One of pop music’s biggest selling female stars, her catalogue of rock ‘n’ roll classics is immortal.
One of the biggest pop stars of the early '60s, Brenda Lee hasn't attracted as much critical respect as she deserves. She is sometimes inaccurately characterized as one of the few female teen idols.
More crucially, the credit for achieving success with pop-country crossovers usually goes to Patsy Cline, although Lee's efforts in this era were arguably of equal importance. While she made few recordings of note after the mid-'60s, the best of her first decade is fine indeed, encompassing not just the pop ballads that were her biggest hits, but straight country and some surprisingly fierce rockabilly. Lee was a child prodigy, appearing on national television by the age of ten, and making her first recordings for Decca the following year (1956).
Her first few Decca singles, in fact, make a pretty fair bid for the best preteen rock & roll performances this side of Michael Jackson. "BIGELOW 6-200," "Dynamite," and "Little Jonah" are all exceptionally powerful rockabilly performances, with robust vocals and white-hot backing from the cream of Nashville's session musicians (including Owen Bradley, Grady Martin, Hank Garland, and Floyd Cramer).
Lee would not have her first big hits until 1960, when she tempered the rockabilly with teen idol pop on "Sweet Nothin's," which went to the Top Five. The comparison between Lee and Cline is to be expected, given that both singers were produced by Owen Bradley in the early '60s. Naturally, many of the same session musicians and backup vocalists were employed.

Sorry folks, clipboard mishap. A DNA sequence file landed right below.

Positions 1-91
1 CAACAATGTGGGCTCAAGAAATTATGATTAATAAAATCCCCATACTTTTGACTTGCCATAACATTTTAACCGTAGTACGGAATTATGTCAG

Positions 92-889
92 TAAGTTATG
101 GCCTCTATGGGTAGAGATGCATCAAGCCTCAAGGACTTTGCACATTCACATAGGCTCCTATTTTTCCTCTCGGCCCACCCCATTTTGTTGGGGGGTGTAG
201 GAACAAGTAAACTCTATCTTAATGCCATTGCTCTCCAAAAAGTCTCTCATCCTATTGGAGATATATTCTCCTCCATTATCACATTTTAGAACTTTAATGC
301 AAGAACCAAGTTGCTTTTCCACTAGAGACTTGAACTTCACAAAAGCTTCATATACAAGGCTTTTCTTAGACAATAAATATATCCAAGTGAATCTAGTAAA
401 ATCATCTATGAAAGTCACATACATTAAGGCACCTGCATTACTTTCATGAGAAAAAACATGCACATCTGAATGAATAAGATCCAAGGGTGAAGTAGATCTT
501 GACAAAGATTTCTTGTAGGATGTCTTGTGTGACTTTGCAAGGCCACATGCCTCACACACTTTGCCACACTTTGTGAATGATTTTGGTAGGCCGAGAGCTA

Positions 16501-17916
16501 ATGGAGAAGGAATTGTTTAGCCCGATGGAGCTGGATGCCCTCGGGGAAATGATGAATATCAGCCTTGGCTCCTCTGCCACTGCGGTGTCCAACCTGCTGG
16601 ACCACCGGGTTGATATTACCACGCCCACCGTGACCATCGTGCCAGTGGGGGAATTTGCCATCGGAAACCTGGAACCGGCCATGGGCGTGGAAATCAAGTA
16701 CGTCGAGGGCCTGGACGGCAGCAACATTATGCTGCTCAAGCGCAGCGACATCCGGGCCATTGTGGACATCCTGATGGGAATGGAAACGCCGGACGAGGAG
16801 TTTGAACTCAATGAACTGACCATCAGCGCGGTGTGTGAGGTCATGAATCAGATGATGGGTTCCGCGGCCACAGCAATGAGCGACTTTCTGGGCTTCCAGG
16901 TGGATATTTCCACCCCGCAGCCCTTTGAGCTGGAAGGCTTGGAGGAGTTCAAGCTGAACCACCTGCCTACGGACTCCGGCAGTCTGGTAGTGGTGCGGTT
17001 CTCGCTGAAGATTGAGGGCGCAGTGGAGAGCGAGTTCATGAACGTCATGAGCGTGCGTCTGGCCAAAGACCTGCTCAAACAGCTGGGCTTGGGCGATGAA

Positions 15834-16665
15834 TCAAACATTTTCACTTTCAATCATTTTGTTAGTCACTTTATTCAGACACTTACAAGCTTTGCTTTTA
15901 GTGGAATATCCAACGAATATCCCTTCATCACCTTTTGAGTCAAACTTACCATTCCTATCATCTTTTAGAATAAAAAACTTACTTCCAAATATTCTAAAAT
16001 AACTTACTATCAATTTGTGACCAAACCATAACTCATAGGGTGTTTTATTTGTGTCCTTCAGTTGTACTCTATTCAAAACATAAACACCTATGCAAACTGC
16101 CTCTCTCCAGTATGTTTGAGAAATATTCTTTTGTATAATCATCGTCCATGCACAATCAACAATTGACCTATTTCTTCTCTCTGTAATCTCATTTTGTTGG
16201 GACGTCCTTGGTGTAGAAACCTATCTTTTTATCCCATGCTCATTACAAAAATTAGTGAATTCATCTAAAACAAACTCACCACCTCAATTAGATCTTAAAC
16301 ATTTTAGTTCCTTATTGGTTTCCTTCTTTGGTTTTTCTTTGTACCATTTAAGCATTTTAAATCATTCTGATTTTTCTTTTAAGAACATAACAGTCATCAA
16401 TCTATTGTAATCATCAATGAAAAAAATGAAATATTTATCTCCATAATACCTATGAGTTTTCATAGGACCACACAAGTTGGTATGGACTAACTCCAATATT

Brenda, however, had a bigger in with the pop audience, not just because she was still a teenager, but because her material was more pop than Cline's, and not as country. Between 1960 and 1962, she had a stunning series of huge hits: "I'm Sorry," "I Want to Be Wanted," "Emotions," "You Can Depend on Me," "Dum Dum," "Fool #1," "Break It to Me Gently," and "All Alone Am I" all made the Top Ten.
Their crossover appeal is no mystery. While these were ballads, they were delivered with enough lovesick yearning to appeal to adolescents, and enough maturity for the adults.
The first-class melodic songwriting and professional orchestral production guaranteed that they would not be ghettoized in the country market. Lee's last Top Ten pop hit was in 1963, with "Losing You." While she still had hits through the mid-'60s, these became smaller and less frequent with the rise of the British Invasion (although she remained very popular overseas). The best of her later hits, "Is It True?," was a surprisingly hard-rocking performance, recorded in 1964 in London with Jimmy Page on guitar.
1966's "Coming on Strong," however, would prove to be her last Top 20 entry. In the early '70s, Lee reunited with Owen Bradley and, like so many early white rock & roll stars, returned to country music. For a time she was fairly successful in this field, making the country Top Ten half-a-dozen times in 1973-1974.
Although she remained active as a recording and touring artist, for the last couple of decades she's been little more than a living legend, directing her intermittent artistic efforts to the country audience. ~ Richie Unterberger.